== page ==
CSotD: Facts are so 20th Century!

Candorville (KFS) offered this portrait of fact-free criticism Sunday, and not only did the familiarity bring a chuckle, but it happened to coincide with both a discussion here about conservative cartoonists and an email exchange with two other cartoonists, who pondered the question of whether conservative commentators have bothered to read the indictments against Donald J.

That wasn’t phrased as a question. The actual question is whether we should trust their intelligence or their honesty, because, while everyone is full of “But what if he really DID think turkeys could fly?” defenses, nobody is bothering to address the issue of him having dropped them over Cincinnati, as is clearly spelled out in the indictments.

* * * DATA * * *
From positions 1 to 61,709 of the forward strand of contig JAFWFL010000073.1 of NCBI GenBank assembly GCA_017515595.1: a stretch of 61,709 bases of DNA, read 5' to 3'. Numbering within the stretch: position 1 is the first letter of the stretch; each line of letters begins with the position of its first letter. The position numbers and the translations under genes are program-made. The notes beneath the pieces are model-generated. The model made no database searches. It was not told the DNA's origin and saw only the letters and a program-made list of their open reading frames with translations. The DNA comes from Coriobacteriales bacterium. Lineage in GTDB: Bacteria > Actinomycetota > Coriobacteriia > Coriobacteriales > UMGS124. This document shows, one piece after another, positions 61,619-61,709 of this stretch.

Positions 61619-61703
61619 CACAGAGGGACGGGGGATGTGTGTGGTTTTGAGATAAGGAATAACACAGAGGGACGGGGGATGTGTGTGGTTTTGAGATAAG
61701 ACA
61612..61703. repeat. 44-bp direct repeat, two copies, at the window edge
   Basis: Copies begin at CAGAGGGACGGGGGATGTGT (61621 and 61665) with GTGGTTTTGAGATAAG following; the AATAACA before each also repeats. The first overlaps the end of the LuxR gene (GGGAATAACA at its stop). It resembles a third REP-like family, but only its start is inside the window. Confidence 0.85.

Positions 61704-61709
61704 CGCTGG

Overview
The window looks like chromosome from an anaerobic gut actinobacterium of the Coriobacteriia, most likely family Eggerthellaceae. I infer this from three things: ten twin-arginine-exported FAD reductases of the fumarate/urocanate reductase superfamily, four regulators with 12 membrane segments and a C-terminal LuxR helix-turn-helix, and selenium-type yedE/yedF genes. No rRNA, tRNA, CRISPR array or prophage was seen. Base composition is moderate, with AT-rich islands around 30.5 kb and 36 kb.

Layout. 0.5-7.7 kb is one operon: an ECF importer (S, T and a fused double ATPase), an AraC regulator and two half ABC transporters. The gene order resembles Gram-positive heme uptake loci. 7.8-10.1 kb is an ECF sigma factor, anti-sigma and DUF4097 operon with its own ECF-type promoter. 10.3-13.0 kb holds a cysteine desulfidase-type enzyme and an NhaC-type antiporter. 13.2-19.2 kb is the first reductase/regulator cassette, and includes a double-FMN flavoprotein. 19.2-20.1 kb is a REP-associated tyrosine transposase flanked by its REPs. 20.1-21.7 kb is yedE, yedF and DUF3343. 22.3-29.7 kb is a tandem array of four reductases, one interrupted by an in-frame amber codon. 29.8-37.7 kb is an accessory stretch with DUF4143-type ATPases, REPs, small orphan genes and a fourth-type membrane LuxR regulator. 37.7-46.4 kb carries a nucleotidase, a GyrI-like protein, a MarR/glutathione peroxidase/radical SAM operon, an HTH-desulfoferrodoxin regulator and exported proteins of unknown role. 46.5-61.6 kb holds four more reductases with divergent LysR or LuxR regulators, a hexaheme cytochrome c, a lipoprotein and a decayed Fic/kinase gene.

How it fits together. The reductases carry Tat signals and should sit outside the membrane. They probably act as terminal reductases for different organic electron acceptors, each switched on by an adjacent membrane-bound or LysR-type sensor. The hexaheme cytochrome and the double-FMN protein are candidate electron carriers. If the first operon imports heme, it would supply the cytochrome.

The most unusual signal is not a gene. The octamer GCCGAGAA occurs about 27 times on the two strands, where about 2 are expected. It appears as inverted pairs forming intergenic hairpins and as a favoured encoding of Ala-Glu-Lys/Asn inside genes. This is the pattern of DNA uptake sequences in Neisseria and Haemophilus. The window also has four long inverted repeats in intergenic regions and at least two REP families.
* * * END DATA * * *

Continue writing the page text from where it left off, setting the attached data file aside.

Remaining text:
Jack Smith spoke for two minutes and 38 seconds in his press conference the other day, but, in that short time, managed to both insist on Trump’s innocence until the evidence had been heard, judged and condemned by a citizen jury, and urged people to read the indictment for themselves.

I think I could get my dog to pay attention for two minutes and 38 seconds, but I am absolutely certain that, if I assigned a reporter to the story, there would be an explosion in my office if he came back and said he’d lost focus and left the room after 45 seconds.

At the risk of invoking a sports analogy, “Just Do Your Job.” Or, as Bill Bellicheck expanded, “Just Do Your Job Well. It can be enough to make a difference.”

For the present, “well” seems like a lot to ask.

The greatest compliment I ever earned as a journalist was not a plaque or a certificate but, rather, the time an company in town asked about me and was told, “He’s fair and he’ll get it right, but don’t lie to him, because he’ll find out and then he’ll nail you.”